FREE Reading Comprehension Practice Problems for CAT

Tips on how to approach CAT Reading Comprehension passages
  • Don’t get into the minor details of the passage; just focus on what each paragraph has to say
  • As you read, create a map of the passage; you must remember what thing is located where in the passage
  • Once you read the question, come back to the part of the passage that is likely to have the answer
  • Compare the options and eliminate the incorrect choices based on the evidence that you see in the passage
  • Choose the answer once you are convinced of the right choice

Reading Comprehension Practice Passage

Methods for typing blood were developed around the turn of the century, about the same time that fingerprints were first used for identification. Only in the last decade or two, however, have scientists begun to believe that genetic markers in blood and other bodily fluids may someday prove as useful in crime detection as fingerprints.

The standard ABO blood typing has long been used as a form of negative identification. Added sophistication came with the discovery of additional subgroups of genetic markers in blood and with the discovery that genetic markers are present not only in blood but also in other bodily fluids, such as perspiration and saliva.

These discoveries were of little use in crime detection, however, because of the circumstances in which police scientists must work. Rather than a plentiful sample of blood freshly drawn from a patient, the crime laboratory is likely to receive only a tiny fleck of dried blood of unknown age from an unknown “donor” on a shirt or a scrap of rag that has spent hours or days exposed to air, high temperature, and other contaminants.

British scientists found a method for identifying genetic markers more precisely in small samples. In this process, called electrophoresis, a sample is placed on a tray containing a gel through which an electrical current is then passed. A trained analyst reads the resulting patterns in the gel to determine the presence of various chemical markers.

Electrophoresis made it possible to identify several thousand subgroups of blood types rather than the twelve known before. However, the equipment and special training required were expensive. In addition, the process could lead to the destruction of evidence. For example, repeated tests of a blood-flecked shirt—one for each marker—led to increasing deterioration of the evidence and the cost of a week or more of laboratory time.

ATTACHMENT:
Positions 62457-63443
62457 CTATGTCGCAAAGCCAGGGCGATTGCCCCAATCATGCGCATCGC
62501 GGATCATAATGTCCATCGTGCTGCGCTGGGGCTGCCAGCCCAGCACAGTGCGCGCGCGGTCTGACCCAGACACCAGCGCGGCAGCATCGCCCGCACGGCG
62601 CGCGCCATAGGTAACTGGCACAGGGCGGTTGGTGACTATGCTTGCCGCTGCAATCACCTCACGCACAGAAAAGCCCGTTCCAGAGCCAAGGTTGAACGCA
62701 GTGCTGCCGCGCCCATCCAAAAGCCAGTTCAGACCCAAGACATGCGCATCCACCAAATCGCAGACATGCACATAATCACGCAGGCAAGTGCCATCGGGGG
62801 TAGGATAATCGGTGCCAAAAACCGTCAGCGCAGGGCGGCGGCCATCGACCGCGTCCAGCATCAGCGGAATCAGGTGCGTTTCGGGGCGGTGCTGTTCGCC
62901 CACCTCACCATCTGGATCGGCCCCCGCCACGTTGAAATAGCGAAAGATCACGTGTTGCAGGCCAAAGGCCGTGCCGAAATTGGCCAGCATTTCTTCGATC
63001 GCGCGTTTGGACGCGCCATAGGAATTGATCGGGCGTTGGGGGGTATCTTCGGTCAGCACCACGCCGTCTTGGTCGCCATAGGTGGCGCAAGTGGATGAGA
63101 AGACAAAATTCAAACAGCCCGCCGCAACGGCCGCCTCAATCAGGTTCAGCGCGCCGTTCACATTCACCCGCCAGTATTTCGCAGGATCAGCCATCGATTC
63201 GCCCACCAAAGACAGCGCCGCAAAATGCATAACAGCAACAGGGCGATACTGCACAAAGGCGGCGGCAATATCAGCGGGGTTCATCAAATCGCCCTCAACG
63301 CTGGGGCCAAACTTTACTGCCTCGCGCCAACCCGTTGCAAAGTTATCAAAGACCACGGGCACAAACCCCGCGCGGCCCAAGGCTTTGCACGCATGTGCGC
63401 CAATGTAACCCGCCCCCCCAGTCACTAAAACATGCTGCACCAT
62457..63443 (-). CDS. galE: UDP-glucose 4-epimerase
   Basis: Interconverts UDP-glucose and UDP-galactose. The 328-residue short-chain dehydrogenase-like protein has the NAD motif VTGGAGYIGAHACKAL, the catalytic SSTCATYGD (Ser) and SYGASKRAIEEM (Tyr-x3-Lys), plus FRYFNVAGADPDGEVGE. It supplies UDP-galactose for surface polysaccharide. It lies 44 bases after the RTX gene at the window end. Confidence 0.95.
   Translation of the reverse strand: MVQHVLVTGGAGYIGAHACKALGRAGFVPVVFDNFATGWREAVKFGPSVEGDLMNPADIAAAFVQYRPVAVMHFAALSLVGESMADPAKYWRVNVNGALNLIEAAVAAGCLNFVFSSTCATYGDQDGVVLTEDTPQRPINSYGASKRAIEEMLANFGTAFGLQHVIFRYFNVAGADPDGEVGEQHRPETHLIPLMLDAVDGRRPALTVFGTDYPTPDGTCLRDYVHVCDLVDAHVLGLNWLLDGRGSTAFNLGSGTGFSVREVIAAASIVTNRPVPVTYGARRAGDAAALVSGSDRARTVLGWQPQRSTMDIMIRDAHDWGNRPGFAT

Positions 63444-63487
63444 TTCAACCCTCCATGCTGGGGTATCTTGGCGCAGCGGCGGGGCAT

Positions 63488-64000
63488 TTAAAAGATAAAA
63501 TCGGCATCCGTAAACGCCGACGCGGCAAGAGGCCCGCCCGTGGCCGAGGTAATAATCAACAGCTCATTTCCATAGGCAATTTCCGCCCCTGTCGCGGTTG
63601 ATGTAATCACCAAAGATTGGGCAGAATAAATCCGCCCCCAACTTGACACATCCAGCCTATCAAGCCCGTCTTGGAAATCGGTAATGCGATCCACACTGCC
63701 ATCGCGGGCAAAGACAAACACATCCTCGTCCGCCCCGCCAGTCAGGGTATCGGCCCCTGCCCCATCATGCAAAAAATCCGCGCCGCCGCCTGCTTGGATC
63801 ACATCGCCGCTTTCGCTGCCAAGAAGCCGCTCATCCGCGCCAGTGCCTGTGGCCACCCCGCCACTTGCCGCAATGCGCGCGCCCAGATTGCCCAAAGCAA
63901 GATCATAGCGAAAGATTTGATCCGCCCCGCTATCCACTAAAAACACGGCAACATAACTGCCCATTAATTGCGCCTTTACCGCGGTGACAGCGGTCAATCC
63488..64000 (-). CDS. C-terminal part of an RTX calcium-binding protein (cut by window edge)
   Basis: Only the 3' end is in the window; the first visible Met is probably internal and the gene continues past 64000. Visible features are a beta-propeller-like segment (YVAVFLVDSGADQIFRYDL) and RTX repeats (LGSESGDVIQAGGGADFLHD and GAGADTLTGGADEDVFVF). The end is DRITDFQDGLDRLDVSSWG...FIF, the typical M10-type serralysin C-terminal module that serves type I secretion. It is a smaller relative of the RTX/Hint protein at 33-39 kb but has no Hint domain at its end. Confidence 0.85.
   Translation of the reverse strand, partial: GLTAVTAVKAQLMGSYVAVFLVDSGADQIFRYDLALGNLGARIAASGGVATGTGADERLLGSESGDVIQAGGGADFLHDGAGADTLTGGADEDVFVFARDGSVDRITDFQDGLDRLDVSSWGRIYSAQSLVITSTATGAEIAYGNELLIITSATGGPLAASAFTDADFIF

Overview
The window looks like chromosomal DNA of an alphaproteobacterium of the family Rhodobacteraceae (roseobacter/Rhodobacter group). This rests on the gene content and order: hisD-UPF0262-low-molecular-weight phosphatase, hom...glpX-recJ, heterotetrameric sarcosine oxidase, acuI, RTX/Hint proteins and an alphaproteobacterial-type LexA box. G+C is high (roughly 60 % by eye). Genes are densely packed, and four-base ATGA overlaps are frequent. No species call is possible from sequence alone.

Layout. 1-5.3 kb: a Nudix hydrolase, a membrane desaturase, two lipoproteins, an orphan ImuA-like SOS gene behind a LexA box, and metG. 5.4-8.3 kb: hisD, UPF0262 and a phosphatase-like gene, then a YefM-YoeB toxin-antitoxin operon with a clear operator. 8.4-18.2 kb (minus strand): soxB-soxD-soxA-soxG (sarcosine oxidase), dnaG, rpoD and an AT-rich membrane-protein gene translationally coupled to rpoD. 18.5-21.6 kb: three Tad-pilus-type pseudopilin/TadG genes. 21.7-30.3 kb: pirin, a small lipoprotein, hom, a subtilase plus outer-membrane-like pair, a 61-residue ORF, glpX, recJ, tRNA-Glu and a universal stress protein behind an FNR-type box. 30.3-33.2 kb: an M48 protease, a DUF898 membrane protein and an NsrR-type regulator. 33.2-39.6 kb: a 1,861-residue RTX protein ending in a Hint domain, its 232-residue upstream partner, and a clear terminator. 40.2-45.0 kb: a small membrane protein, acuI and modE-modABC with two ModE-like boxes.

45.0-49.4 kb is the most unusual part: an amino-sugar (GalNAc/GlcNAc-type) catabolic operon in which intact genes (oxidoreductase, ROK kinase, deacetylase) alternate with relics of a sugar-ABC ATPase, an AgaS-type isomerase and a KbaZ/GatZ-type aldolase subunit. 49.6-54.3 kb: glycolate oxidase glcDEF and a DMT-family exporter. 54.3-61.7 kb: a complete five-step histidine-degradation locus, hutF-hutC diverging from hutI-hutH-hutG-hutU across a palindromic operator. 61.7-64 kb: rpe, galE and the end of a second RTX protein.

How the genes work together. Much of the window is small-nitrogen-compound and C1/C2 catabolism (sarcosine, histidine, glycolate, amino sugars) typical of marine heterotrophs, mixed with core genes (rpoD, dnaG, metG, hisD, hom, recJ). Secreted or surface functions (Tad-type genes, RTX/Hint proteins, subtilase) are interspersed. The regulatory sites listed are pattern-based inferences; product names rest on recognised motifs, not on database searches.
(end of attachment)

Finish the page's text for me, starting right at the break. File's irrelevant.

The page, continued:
It remained for another British researcher, Brian Wrexall, to demonstrate that simultaneous analyses, using an inexpensive electrophoresis apparatus , could test for ten different genetic markers within a 24-hour period. This development made the study of blood and other fluid samples an even more valuable tool for crime detection.

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Question: The author of the passage is primarily concerned with describing

how advances in crime detection methods have led to new discoveries in science
various ways in which crime detection laboratories assist the police
the development of new scientific tools for use in crime detection
areas of current research in the science of crime detection
developments in genetic research and their application to crime detection

Question: It can be inferred from the passage that electrophoresis resembles fingerprinting in that both

provide a form of negative identification in crime detection
were first developed by British scientists
may be used to help identify those who were present at the time of a crime
were developed by scientists at around the same time
must be employed almost immediately after a crime to be effective

Question: The author sets off the word “‘donor’” with quotation marks in order to

emphasize that most of the blood samples received by crime laboratories come from anonymous sources
underscore the contrast between the work done in a crime laboratory and that done in a blood bank
call attention to the fact that, because of underfunding, crime laboratories are forced to rely on charitable contributions
show that the word is being used in a technical, rather than a general, sense
indicate that the blood samples received by crime laboratories are not given freely

Question: The passage contains information that would answer which of the following questions?

Is evidence of genetic markers in bodily fluids admissible in court?
Can electrophoresis be used to identify genetic markers in saliva?
How many subgroups of blood types are currently identifiable?
How accurate is the process of electrophoresis?
How many tests for genetic markers must police scientists run in order to establish the identity of a criminal?

Question: According to the passage, all of the following may reduce the usefulness of a fluid sample for crime detection EXCEPT

the passage of time
discoloration or staining
exposure to heat
the small size of the sample
exposure to contaminants

Question: The passage implies that electrophoresis may help scientists determine

whether or not a sample of blood could have come from a particular person
the age and condition of a dried specimen of blood or other bodily fluid
when and where a crime was probably committed
the cause of death in homicide cases
the age, gender, and ethnic background of an unknown criminal suspect

Question: According to the passage, Brian Wrexall’s refinement of electrophoresis led to

more accurate test results
easier availability of fluid samples
wider applicability of genetic analysis
increased costs of testing
more rapid testing

Question: Which of the following statements about genetic markers can be inferred from the passage?

I. They carry an electrical charge.
II. They cannot be identified through standard ABO blood typing.
III. They were of no use in crime detection before the invention of electrophoresis.
I only
II only

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